affect spending decisions.
                                                            for different individuals.            actions.

                                                            Given an age-appropriate              Compare the benefits and costs
                                                            scenario, describe how to use         of owning a house versus rent-
                                                            systematic decision making            ing housing.
                                                            to choose among courses of
                                                                                                  Explain the elements of a
                                                            action that include a range of
                                                                                                  standard apartment lease
                                                            spending and non-spending
                                                                                                  agreement.
                                                            alternatives.
                                                                                                  Describe the effect of inflation
                                                                                                  on buying power.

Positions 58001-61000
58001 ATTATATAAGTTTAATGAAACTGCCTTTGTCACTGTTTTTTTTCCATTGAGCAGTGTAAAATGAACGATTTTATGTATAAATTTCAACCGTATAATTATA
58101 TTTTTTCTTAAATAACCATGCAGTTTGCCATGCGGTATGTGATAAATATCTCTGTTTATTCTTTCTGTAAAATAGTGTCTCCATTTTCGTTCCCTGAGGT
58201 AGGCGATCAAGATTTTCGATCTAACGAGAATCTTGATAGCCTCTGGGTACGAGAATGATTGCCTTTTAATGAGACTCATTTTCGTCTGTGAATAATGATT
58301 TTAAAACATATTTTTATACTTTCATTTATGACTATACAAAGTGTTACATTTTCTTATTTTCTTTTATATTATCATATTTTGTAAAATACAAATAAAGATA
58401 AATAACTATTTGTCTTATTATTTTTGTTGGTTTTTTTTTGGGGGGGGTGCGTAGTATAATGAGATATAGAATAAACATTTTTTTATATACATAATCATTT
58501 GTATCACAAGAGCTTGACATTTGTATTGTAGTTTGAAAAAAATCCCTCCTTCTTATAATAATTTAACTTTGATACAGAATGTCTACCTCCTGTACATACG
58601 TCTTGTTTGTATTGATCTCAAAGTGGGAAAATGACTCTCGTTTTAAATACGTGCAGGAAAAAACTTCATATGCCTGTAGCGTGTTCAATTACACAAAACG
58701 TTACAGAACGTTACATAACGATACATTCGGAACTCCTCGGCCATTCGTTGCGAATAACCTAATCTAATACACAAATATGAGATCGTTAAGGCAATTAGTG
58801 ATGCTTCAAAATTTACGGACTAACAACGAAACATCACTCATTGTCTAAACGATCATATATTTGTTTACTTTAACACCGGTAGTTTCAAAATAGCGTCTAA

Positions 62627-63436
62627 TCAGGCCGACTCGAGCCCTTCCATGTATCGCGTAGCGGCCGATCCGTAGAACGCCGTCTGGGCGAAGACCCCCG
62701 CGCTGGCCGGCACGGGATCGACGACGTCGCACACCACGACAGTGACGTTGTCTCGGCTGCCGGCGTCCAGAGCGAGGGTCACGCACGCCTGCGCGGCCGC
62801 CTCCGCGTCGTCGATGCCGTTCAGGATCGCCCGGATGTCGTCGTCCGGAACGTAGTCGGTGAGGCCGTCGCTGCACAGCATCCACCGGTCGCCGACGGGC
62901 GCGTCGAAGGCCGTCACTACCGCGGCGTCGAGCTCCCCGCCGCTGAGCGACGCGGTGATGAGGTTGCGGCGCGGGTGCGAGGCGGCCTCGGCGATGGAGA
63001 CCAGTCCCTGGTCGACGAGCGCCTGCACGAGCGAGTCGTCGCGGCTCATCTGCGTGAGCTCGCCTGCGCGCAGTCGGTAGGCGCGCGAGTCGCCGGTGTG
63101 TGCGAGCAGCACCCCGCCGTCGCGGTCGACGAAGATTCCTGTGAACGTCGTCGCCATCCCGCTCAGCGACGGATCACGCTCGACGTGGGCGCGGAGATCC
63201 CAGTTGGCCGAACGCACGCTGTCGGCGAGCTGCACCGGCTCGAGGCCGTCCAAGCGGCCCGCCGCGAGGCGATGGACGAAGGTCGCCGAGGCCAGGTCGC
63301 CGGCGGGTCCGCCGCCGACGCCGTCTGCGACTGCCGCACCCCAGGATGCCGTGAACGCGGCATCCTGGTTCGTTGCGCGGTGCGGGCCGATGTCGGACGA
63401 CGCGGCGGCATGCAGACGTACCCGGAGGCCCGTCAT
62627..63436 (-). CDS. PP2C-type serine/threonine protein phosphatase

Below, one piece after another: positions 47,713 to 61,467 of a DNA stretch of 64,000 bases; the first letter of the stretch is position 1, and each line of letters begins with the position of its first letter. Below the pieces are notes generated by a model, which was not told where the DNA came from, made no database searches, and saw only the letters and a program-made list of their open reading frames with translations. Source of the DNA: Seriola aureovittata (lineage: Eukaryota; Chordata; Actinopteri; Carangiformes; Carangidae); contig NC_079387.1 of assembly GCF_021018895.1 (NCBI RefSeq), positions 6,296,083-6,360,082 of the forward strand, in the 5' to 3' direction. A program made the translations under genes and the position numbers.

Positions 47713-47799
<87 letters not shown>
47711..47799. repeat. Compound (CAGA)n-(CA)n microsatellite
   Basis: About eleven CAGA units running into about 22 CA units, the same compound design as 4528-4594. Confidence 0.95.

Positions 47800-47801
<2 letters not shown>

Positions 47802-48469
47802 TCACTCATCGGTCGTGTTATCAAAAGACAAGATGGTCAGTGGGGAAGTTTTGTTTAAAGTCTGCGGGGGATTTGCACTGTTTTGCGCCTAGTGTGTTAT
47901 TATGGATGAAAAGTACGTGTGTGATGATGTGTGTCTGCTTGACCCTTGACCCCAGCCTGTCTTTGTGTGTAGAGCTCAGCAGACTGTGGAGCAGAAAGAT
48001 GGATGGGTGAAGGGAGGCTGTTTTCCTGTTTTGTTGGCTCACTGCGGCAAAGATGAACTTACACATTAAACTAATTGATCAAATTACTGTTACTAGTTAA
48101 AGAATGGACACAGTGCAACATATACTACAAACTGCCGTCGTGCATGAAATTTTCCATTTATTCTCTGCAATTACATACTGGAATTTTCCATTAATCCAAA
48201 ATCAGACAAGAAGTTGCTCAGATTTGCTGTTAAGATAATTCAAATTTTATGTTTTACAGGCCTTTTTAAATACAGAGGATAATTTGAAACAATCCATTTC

15




4th Grade                        8th Grade                          12th Grade                         Planning and Money
Expectations                     Additional Expectations            Additional Expectations            Management


4th grade student can:           8th grade student can:             High school graduate can:          Standard 5
Identify a private charitable    Determine whether charitable       Use online charity-rating          Consider charitable
organization and the people it   giving fits one’s budget and, if   organizations to compare           giving.
serves.                          so, how much is appropriate.       information about specific
                                                                    charities, such as the per-
                                                                    centage of money spent on
                                                                    programs versus salaries and
                                                                    fundraising.

4th grade student can:           8th grade student can:             High school graduate can:          Standard 6
Give examples of household       Explain the difference, with       Discuss the factors that affect    Develop a personal
assets.                          examples, between assets and       net worth.                         financial plan.
                                 liabilities.
                                                                    Explain the difference, with ex-
                                 Given a simplified case study,     amples, between cash inflows
                                 construct a net worth              (including income) and cash
                                 statement.                         outflows (including expense).